Plant of the Week:
Selaginella kraussiana
Trailing Selaginella


Selaginella kraussiana

Selaginella kraussiana, a native of South Africa, is one of the most commonly grown Selaginellas. This small plant with creeping stems forms dense mats of green foliage up to 12 inches across.

Blooming Time: Selaginellas are allied with the ferns and do not produce flowers but 4-angled strobili in the leaf axils.

Culture: Selaginella kraussiana is one of the easiest of plants to grow. They require a well-drained, organically rich soil and shaded conditions. We use a soil mix consisting of 2 parts peat moss to 1 part loam to 1 part small pine bark. They like plenty of water and humidity, which makes them good terrarium subjects. They are also effective as groundcovers under greenhouse benches or for hanging baskets. They respond well to light fertilizer applications on a weekly basis during the growing season. Water should be restricted in the fall and winter, but the soil should never be allowed to dry.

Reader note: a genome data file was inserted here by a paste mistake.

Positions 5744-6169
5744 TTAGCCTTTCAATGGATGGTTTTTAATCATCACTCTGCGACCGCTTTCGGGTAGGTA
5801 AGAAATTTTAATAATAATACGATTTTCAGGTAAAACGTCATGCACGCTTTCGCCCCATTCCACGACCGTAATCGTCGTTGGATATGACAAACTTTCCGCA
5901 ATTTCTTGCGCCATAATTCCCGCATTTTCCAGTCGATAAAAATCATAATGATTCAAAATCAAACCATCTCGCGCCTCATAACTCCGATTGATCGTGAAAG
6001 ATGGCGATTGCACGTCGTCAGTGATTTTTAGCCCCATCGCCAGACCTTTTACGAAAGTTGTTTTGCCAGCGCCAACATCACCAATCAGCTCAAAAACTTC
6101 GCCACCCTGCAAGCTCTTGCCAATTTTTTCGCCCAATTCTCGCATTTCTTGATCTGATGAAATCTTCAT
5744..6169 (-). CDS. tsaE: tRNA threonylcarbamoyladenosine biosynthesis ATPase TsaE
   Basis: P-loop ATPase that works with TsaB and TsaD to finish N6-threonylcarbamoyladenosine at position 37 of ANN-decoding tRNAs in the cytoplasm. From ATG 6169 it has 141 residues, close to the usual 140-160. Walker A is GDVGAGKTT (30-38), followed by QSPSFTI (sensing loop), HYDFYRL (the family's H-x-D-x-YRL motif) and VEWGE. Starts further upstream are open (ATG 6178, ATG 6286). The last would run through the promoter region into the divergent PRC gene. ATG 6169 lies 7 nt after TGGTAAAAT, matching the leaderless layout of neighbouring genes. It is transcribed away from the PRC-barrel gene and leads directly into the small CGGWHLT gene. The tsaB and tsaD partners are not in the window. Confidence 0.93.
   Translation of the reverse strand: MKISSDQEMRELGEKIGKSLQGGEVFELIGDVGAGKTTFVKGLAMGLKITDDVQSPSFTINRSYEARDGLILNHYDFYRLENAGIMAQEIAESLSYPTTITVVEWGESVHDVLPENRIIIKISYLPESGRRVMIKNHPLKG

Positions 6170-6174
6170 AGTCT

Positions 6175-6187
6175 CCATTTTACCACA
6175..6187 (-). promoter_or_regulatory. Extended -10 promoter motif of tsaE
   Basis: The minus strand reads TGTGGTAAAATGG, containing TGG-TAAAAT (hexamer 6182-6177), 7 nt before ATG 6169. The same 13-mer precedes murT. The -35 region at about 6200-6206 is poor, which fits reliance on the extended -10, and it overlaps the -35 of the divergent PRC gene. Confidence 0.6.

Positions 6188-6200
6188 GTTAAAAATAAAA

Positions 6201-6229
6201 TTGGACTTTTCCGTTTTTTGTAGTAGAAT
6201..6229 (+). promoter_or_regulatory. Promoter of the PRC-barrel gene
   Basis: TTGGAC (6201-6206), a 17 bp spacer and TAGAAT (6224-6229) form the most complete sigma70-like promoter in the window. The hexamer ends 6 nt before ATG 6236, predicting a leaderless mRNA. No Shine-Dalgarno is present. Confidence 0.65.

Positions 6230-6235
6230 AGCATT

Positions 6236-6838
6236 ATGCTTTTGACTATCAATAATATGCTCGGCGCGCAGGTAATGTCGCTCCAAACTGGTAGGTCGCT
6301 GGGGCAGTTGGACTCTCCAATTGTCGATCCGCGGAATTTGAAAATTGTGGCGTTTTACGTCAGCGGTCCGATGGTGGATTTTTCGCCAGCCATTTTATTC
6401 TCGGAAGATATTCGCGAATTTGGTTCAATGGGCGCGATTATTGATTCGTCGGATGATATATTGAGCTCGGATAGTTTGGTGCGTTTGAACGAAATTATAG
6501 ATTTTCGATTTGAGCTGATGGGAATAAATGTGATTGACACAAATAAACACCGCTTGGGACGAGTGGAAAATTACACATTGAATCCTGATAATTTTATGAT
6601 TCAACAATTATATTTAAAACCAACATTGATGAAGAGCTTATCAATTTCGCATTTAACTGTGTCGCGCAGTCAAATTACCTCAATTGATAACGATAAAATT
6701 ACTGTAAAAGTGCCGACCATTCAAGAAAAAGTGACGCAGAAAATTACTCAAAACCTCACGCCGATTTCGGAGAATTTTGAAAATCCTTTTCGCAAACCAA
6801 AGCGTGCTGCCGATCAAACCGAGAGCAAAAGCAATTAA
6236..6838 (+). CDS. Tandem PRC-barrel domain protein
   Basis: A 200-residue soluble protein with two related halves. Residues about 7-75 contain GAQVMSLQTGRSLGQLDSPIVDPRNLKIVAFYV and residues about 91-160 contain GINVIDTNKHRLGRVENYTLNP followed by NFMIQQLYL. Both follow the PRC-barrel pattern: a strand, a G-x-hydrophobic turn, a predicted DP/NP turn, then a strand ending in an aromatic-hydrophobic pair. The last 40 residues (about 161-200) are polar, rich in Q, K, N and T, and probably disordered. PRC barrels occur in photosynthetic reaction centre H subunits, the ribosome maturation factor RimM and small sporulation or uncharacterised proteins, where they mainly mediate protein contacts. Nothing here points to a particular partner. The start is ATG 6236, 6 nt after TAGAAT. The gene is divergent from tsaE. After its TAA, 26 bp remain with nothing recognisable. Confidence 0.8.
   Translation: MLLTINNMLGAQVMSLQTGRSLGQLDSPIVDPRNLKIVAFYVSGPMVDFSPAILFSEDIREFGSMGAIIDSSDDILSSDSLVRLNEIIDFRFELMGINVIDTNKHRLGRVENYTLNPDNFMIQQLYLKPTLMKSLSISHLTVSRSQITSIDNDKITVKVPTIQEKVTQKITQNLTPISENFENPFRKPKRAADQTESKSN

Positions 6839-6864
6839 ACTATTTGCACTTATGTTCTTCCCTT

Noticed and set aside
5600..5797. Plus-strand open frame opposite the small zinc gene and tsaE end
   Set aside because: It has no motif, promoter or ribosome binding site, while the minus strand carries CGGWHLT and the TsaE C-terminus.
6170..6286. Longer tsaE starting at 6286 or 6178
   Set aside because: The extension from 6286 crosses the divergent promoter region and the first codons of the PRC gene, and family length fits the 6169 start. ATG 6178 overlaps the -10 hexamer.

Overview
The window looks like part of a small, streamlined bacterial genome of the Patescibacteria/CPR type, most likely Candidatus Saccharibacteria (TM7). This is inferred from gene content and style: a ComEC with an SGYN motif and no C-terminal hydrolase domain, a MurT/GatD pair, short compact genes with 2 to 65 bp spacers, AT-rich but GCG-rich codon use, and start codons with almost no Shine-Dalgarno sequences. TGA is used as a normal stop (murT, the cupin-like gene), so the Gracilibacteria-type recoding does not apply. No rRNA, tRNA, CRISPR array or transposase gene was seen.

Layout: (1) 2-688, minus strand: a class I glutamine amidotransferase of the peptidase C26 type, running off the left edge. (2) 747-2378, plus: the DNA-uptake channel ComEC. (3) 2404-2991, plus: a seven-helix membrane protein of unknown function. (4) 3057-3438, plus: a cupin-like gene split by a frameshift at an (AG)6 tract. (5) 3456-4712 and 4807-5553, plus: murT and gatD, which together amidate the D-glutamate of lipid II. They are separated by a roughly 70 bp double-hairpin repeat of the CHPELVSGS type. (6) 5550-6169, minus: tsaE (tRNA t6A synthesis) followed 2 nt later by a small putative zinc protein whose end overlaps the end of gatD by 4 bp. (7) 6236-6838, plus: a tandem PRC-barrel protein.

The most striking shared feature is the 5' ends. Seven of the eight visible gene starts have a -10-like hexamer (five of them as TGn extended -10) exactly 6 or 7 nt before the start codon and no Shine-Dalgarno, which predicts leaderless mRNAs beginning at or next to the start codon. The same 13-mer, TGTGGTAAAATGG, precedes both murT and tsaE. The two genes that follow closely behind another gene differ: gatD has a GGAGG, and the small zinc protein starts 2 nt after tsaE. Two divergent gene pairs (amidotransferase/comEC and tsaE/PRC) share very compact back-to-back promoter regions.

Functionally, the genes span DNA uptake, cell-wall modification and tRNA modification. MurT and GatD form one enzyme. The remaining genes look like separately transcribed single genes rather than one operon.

Propagation: Selaginella kraussiana are propagated by stem cuttings and by division.

Selaginella kraussiana was featured as Plant of the Week September 14-20, 2001.

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Cal's Plant of the Week was provided as a service by the University of Oklahoma Department of Microbiology & Plant Biology and specifically Cal Lemke, who used to be OU's botany greenhouse grower and an avid gardener at home as well. If the above links don't work, then try the overview site. You may also like to look at the thumbnail index. ©1998-2012 All rights reserved.